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Hastings rankings over the years....why the drop?


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Hastings rankings over the years....why the drop?
« on: March 05, 2006, 01:09:16 PM »
So it seems like Hastings still has an amazing rep in cali (lots say even better than Davis, despite the lower ranking), but why in the world did their rankings plummet so much over the span of the USNEWS rankings?   They started off so high and then dropped, what is the reason?    It seems like between 1994 and 1995 is where it all happened....did all the professors leave simultaneously that year or what?

1991 20
1992 19
1993 23
1994 20
1995 45
1996 45
1997 Not top 50!
1998 41
1999 29
2000 32
2001 36
2002 40
2003 37
2004 38
2005 39

Re: Hastings rankings over the years....why the drop?
« Reply #1 on: March 05, 2006, 02:10:39 PM »
I think I read something like they didn't submit some information that US News wanted, and thus they dropped big time.  Then, the next few years less high quality applicants applied because of the lower ranking.  Its like a negative feeback loop: US News ranks school lower -> less good applicants the following year -> US News ranks you lower -> ...

Re: Hastings rankings over the years....why the drop?
« Reply #4 on: March 06, 2006, 07:06:30 AM »
New Dean willl make a difference.

Dean Newton has strong ties to UC Hastings. ;D After graduating from University of California at Berkeley in 1973, she attended UC Hastings College of the Law and graduated (Order of the Coif) in 1976.  :D She returned to Hastings as a Visiting Professor for the school year 1994-95.

Mary Kay Kane  She attended the University of Michigan where she received a B.A. degree in English and a J.D. in law in 1971. :(  She came to Hastings in 1977. :'(  She served as Associate Academic Dean from 1980-82, as Acting Academic Dean during the 1987-88 academic year, as Academic Dean from 1990-93, and has been Dean since December 1993.  >:( She has been a visiting professor at the University of Michigan, the University of Texas at Austin, and Boalt Hall.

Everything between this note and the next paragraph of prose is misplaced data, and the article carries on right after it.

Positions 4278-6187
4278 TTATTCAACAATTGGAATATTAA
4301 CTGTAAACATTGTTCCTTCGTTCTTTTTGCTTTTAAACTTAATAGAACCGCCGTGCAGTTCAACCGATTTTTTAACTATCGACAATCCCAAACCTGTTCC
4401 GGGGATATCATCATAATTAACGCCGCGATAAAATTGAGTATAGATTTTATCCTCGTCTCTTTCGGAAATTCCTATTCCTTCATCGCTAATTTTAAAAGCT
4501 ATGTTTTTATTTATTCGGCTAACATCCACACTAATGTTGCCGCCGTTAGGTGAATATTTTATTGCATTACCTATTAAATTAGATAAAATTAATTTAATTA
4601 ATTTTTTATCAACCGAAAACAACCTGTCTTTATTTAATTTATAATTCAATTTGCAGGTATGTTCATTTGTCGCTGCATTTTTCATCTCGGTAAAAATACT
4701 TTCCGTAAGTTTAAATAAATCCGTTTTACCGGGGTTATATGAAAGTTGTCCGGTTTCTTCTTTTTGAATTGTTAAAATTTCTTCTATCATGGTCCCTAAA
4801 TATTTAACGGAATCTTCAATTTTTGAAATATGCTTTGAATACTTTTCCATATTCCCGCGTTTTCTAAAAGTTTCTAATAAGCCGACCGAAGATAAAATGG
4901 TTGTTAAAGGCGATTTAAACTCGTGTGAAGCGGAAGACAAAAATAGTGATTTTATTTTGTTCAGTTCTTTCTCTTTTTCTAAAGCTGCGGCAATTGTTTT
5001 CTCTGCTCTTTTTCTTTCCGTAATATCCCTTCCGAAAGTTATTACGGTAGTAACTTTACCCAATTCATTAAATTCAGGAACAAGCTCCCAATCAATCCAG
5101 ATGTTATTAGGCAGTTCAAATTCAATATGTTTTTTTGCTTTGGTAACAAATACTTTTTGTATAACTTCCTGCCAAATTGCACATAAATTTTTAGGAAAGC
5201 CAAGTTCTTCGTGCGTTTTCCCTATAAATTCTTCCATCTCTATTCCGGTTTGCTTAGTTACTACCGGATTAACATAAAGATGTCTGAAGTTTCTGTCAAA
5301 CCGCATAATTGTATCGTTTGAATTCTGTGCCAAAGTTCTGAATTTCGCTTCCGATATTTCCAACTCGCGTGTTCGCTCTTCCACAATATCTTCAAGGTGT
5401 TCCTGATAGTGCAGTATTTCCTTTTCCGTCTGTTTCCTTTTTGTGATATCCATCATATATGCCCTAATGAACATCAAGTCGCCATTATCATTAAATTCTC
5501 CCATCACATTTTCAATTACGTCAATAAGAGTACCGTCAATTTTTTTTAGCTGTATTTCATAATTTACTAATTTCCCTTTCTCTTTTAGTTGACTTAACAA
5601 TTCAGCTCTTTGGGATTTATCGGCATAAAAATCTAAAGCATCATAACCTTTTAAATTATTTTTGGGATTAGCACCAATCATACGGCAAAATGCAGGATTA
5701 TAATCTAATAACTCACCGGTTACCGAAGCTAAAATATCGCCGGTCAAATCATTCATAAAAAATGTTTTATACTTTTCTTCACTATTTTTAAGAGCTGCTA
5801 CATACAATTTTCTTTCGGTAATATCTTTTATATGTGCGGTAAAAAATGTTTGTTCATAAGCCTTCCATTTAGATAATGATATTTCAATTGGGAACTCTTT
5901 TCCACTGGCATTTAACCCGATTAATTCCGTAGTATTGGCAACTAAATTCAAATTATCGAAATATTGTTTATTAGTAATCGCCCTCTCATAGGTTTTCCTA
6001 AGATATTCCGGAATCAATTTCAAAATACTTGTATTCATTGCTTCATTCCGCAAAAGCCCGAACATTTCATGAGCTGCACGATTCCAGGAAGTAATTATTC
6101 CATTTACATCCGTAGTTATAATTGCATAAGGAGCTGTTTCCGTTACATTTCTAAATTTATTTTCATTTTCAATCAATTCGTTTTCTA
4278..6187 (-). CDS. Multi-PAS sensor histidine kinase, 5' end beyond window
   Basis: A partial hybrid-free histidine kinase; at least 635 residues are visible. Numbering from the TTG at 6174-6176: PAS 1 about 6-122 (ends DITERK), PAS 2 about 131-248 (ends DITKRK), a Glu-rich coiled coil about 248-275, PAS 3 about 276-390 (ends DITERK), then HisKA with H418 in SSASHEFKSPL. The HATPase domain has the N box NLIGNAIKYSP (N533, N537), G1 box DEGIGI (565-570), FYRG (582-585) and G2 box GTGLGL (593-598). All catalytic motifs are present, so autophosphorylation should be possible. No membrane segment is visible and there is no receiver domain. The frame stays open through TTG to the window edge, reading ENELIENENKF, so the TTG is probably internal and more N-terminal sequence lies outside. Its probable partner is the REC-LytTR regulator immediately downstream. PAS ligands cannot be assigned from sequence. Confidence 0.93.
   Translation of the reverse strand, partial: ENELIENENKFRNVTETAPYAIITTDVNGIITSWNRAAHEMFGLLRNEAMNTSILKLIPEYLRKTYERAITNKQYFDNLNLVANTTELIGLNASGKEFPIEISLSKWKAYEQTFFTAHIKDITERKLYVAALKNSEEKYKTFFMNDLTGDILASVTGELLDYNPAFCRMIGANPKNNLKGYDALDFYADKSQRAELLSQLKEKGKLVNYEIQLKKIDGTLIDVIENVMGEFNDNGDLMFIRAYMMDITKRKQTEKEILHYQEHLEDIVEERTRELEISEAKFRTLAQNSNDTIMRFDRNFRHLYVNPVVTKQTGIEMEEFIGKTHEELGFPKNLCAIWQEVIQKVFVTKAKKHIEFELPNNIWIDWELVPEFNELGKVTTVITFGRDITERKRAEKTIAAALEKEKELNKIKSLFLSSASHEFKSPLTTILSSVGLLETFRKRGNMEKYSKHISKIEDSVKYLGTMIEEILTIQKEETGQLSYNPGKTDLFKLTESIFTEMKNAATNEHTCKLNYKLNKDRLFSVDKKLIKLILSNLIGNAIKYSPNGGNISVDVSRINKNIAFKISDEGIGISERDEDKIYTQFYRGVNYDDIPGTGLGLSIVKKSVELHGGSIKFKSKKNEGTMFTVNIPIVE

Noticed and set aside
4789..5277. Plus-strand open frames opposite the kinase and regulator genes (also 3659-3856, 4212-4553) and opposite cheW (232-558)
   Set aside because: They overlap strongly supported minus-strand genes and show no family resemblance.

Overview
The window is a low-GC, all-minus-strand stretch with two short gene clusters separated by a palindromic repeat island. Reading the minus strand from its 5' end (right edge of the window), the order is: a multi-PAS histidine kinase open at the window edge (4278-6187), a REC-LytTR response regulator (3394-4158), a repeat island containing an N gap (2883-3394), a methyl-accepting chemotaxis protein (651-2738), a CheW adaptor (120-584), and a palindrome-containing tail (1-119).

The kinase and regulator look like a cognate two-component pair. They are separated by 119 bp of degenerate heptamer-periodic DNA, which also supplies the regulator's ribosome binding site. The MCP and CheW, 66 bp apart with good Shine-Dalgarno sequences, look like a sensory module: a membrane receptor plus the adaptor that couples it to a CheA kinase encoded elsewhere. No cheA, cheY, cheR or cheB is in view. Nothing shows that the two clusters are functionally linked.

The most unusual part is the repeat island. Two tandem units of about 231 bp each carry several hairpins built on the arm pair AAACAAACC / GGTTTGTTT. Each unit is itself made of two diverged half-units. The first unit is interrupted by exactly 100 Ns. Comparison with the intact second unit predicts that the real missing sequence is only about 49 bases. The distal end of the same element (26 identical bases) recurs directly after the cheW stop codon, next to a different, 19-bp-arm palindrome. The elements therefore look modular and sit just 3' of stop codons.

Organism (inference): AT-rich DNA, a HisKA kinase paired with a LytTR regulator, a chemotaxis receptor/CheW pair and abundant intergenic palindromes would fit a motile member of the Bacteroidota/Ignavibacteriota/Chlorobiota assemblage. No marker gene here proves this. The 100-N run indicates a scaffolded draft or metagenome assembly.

From Leiter

Like many large, state law schools, Hastings has been treated badly by U.S. News; probably only Wisconsin has fared as badly at the hands of the U.S. News criteria that reward a school for being small and private. U.S. News to the side, I've often heard folks remark that Hastings is an underperforming law school; when you consider that it's part of the prestigious University of California system, and located in one of the three great American cities (the other two being, of course, New York and Chicago), surely it should be unambiguously top 20 or better?

Could Hastings accomplish what NYU did in the 1990s, i.e., exploit its location to recruit a first-rate interdisciplinary faculty? That must surely be one of the challenges facing Dean Newton as she takes the helm. As Dean Newton remarked: "I am excited about the opportunity to lead Hastings as it secures its place as one of the best law schools in the country." Many in the legal academy will watch with interest.